Update: two asks and paying 21 per cent of the budget in store for RDCK’s two cities
The regional district could be asking for over 11 per cent more from its major municipalities when taxation time comes knocking in spring, according to the 2024 financial plan projections.
In a special board meeting on Jan. 19 the Regional District of Central Kootenay board of directors had the first glimpse of the financial wish list — the 2024 draft financial plan — with two asks for additional staff positions.
Although the average increase for the 11 electoral areas (rural) and nine member municipalities was 11 per cent across the board, the city of Nelson’s 3.1 per cent average assessment increase was met with a proposed 12.2 per cent hike in taxation, and Castlegar’s 3.52 per cent assessment increase was paired with a projected 11.7 per cent taxation rise.
That means Nelson will pay approximately $5.57 million of the $42.99 million RDCK budget — around 13 per cent — with Castlegar chipping in $3.8 million (eight per cent). Electoral area B (Creston rural) will pay the second most of the RDCK members at $4.7 million, while Area F is just ahead of Castlegar and pays the third most at $3.83 million.
The $38.7 million the RDCK drew in its budget for 2023 has jumped to $42.99 in the draft plan for 2024, despite a BC Assessment property assessment for the entire RDCK rising by only a 4.18 per cent average.
The biggest change in taxation proposed for this year is in Area D, which could see a 17.7 per cent increase, followed by a 16.3 per cent increase for the Village of Salmo.
During the special meeting, it was noted that inflation was the main culprit in driving taxation upwards, as well as some supply chain concerns, impacting several services and projects.
“An an increase in interest rates will continue to put pressure on both short-term and long-term borrowing costs with a partial offset from increased investment income,” said RDCK chief financial officer, Yev Malloff, during the meeting.
Taxation figures for electoral areas and municipalities only include regional district taxes, and do not reflect the entire tax bill that includes provincial taxes — hospital, school district, Municipal Finance Authority — and municipal tax in the municipalities.
In the upcoming months the RDCK will host public information sessions — in-person and online — through February and March, allowing people the opportunity to understand how the budget impacts the electoral areas and municipalities.
The regional district will have the final budget approved at the March 21 board meeting, sending the document to the provincial government for further approval by March 31.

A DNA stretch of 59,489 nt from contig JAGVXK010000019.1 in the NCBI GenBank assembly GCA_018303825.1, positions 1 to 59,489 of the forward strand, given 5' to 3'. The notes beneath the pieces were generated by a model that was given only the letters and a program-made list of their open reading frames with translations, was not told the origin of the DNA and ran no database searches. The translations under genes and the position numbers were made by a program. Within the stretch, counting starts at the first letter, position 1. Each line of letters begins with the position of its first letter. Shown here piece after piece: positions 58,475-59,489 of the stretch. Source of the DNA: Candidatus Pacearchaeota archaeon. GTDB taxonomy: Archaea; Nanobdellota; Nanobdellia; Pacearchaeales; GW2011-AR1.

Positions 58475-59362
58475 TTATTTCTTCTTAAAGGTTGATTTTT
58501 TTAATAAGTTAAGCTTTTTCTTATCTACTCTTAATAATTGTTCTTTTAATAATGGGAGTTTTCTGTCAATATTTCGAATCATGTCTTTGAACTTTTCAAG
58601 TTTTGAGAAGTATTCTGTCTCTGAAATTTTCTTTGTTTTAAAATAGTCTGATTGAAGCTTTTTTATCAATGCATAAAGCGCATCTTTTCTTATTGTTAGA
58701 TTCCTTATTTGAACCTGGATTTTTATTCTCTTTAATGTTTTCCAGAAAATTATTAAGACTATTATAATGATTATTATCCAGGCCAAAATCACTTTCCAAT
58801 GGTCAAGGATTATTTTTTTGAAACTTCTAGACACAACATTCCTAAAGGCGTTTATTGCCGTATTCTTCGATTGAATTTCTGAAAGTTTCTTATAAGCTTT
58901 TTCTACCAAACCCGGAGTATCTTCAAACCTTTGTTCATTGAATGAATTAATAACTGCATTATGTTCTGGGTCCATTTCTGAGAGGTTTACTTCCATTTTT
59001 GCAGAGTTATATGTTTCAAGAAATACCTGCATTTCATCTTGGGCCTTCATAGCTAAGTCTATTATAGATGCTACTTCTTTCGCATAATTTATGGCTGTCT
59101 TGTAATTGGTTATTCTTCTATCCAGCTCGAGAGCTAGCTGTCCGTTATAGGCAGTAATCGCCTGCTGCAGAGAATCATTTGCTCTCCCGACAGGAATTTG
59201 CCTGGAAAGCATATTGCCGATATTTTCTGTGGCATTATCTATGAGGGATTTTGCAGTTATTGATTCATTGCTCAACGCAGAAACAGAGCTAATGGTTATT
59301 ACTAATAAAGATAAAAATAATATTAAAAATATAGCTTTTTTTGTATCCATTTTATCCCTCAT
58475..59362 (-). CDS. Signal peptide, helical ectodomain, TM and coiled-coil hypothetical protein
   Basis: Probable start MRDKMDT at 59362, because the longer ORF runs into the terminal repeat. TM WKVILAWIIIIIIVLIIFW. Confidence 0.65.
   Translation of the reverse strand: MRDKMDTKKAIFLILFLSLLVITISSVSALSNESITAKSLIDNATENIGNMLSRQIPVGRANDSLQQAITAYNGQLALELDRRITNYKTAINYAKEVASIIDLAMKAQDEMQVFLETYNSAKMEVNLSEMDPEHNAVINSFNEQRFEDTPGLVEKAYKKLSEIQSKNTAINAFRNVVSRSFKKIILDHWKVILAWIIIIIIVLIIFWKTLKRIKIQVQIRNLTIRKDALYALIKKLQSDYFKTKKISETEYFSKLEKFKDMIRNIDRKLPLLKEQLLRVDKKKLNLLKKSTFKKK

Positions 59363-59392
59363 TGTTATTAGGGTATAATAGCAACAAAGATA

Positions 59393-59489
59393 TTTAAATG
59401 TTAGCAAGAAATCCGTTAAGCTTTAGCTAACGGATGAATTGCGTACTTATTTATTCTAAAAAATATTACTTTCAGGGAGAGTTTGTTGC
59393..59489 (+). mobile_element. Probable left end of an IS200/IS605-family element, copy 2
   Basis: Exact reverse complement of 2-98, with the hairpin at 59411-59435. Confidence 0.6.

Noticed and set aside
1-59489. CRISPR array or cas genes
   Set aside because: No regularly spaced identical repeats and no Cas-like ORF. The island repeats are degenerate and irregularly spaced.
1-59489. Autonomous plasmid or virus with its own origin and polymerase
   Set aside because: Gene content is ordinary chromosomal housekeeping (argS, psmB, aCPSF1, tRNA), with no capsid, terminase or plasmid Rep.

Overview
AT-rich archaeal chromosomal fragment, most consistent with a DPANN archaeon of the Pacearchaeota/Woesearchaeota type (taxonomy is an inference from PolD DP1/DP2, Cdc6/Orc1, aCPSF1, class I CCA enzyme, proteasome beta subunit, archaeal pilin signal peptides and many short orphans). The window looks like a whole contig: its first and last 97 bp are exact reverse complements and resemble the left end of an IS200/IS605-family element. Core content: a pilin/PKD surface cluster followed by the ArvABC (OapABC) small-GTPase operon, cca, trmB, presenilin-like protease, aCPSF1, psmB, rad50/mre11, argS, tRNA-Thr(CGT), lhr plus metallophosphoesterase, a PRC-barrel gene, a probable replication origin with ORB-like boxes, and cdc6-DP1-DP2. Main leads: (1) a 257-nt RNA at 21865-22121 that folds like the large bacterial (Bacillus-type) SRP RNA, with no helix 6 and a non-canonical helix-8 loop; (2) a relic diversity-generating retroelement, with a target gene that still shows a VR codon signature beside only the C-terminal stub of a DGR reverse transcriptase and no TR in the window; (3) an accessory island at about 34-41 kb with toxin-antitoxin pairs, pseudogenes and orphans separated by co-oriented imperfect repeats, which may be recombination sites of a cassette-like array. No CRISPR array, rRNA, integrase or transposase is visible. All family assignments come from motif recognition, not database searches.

Table for two
The case for two additional staff members was made at the same meeting, with one proposed for regional parks operation and another emergency management coordinator.
The regional parks position (up to $125,000) would be for someone to “effectively plan and complete new capital and preventative maintenance projects, monitor contractor/employee performance, usage and respond to unplanned work (vandalism).”
“Increasing our Parks maintenance workers will allow our regional parks manager and regional parks operations supervisor to do their higher level work,” said RDCK operations and asset management regional manager Craig Stanley.
The RDCK operates 24 regional parks and three regional trails. It currently has two full-time staff in parks operation — the manager and the supervisor — who work year round. The seasonal parks operations team includes a total of 0.76 full-time equivalent (FTE) for the entire year, spread across the various parks services.
“A lot of the work done during the parks’ busiest months is project-based — asset improvement and construction. The window could be expanded to allow for the improvement work to be done during the shoulder spring and fall instead of during the busy tourist season,” said Stanley.
The additional full-time emergency program coordinator ($103,625) would be for the Nelson office, joining the existing coordinator.
“The primary responsibilities of this position are to lead emergency preparedness, response, and recovery by liaising with outside agencies, external contractors, volunteer organizations, and RDCK staff to ensure implementation and improvement of emergency plans and training,” said Dan Séguin, RDCK manager of Community Sustainability.
Currently, the RDCK has two emergency program coordinators, one in Nelson and one in Creston, who share various local and regional functions.
“Prior to the climate-driven changes to the hazard landscape, and before the new legislation, the current workload for both EPCs positions was already stretched to capacity given their current responsibilities and tasks,” said Séguin.
Note: updated from an earlier story.